Students they might be, but the roll call reads like a motorsport Who’s Who. Tanner Foust, the multi-talented drift, rally and stunt driver is among Jeff’s pupils, as is last’s year’s Pikes Peak Rookie of the Year, Kathryn Mead, and veteran of the course, George Hess III, who returned in 2020 after a sabbatical. All will compete in this one-make class behind the wheel of a Cayman GT4 Clubsport.Pikes Peak: sensory overload It is Jeff’s job to share his unrivalled knowledge and racing experience. “I’ve learned so many things here, so this is about pulling back the curtain and showing these teams and drivers my process on racing at Pikes Peak, which hasn’t really changed much,” he explains.“When I get them on my home turf, on my mountain, I take what they know and what I know, and meld that together so it’s the best possible result for them for the week.”
Old Porsche 944 Turbo magazine advertisement spread
As well as racing Porsche, Jeff created some of the brand’s most iconic print adverts in the 1980s and 1990s
For aspiring Pikes Peakers, does Jeff have a top tip? “I tell people not to think about it as a whole mountain until race day. You never actually drive the whole mountain until then, so during practice only focus on the sections you're working on otherwise it's sensory overload. The other thing I tell people is that it's a place to be proactive, not reactive.”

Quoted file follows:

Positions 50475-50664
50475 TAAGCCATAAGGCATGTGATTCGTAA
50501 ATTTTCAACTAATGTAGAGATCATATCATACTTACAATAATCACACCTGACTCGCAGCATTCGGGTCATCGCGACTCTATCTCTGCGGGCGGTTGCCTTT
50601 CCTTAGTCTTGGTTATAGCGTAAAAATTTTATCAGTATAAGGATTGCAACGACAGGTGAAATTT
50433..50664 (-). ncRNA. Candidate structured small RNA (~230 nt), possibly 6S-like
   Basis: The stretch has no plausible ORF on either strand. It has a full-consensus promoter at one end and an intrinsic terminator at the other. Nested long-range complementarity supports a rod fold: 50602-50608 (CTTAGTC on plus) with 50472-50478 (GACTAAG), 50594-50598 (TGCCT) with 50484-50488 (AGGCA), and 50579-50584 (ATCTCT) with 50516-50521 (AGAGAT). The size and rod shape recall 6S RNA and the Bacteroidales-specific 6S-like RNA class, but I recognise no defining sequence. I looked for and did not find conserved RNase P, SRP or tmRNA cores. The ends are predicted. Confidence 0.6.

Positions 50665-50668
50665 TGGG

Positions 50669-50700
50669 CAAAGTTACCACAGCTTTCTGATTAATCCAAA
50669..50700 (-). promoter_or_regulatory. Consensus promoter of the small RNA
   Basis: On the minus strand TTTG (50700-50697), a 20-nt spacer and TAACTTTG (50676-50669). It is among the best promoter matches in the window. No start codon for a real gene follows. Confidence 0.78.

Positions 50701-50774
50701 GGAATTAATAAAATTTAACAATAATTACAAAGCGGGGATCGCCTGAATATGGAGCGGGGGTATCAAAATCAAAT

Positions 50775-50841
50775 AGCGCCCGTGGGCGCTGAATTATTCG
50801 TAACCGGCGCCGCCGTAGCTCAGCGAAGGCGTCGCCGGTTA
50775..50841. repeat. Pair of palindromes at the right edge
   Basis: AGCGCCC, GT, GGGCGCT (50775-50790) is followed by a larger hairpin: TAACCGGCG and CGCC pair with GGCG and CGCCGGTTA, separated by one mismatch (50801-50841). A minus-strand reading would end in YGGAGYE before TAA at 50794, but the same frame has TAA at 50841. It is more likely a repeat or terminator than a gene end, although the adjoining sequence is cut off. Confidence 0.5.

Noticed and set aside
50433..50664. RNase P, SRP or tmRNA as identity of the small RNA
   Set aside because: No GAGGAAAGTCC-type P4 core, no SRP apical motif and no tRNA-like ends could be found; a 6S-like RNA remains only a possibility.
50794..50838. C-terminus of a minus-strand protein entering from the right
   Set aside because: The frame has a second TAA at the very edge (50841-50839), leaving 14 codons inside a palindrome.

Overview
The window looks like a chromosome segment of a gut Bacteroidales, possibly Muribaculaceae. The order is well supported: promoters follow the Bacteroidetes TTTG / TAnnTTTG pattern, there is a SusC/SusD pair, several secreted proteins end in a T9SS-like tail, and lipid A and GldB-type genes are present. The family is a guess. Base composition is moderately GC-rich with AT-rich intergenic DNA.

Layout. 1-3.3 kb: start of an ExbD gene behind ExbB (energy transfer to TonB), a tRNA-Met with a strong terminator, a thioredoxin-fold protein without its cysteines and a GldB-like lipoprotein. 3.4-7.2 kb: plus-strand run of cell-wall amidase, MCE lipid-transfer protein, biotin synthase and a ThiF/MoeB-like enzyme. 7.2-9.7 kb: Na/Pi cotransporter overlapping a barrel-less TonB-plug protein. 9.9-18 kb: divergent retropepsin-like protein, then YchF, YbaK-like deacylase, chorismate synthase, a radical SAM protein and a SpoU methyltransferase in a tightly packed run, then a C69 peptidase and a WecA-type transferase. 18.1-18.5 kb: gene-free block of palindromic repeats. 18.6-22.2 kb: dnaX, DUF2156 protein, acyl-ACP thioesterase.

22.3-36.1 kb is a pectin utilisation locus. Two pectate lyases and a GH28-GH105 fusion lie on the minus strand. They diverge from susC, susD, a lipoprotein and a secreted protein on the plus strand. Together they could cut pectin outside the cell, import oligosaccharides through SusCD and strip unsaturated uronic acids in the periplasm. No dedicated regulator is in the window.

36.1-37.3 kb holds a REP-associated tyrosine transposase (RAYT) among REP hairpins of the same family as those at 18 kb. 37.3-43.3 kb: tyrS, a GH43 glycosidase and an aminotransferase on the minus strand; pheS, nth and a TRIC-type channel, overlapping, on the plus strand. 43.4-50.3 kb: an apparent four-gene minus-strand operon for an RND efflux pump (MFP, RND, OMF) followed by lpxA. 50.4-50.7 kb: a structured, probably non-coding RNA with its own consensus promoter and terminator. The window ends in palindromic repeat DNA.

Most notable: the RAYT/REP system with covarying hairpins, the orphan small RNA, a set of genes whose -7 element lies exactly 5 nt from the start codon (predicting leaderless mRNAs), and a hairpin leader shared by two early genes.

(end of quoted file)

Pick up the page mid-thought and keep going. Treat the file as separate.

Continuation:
Pikes Peak is a living organism
Jeff Zwart | Porsche racing driver, collector and film director
How hard is it to race at Pikes Peak? For a veteran like Jeff, there are two things you can’t prepare for when it comes to the racing experience – the weather and the terrain. “In the 18 years I’ve been there, there’s never been two years that have been alike,” he says of the hill climb. He describes the road as a “living organism”. A bump that was used a reference point one year, disappears the next, he says. Or the tree you used as a marker for a braking point is no longer there. One other notable thing with such extreme elevation changes is the weather. As Jeff notes, it’s not unusual to experience 30 degrees of temperature differences during a run or gale-force winds at the top and absolute calm at the bottom.
Porsche 911 and 914 parked outside a wooden garage
Jeff has been a keen Porsche collector from a young age and still has the first car he ever bought, a yellow 914 (pictured above right)
“That requires a lot of adaptability from a driver. But it also gives drivers like me who have been there for so many years an advantage because there is a lot to learn,” says Jeff.As for Porsche, Jeff believes its cars are particularly suited to this kind of racing experience. “Porsche has its roots in hill climbs,” he says. “The 911 in particular is really well suited to them. It’s rear engine, rear-wheel drive, so the weight over the rear axle is really conducive to doing well at hill climbs because you’re climbing up the mountain, accelerating out of hairpins – things that need great traction.”When he’s not coaching or racing at Pikes Peak, Jeff is an accomplished commercial film director and photography, having helped create some of the most memorable Porsche adverts of the past few decades. He’s also been fortunate enough to collect a formidable collection of Porsche, including a 906 and the 914 he bought in high school. But whether he’s working, racing or relaxing, one thing remains central to his life: his passion for Porsche.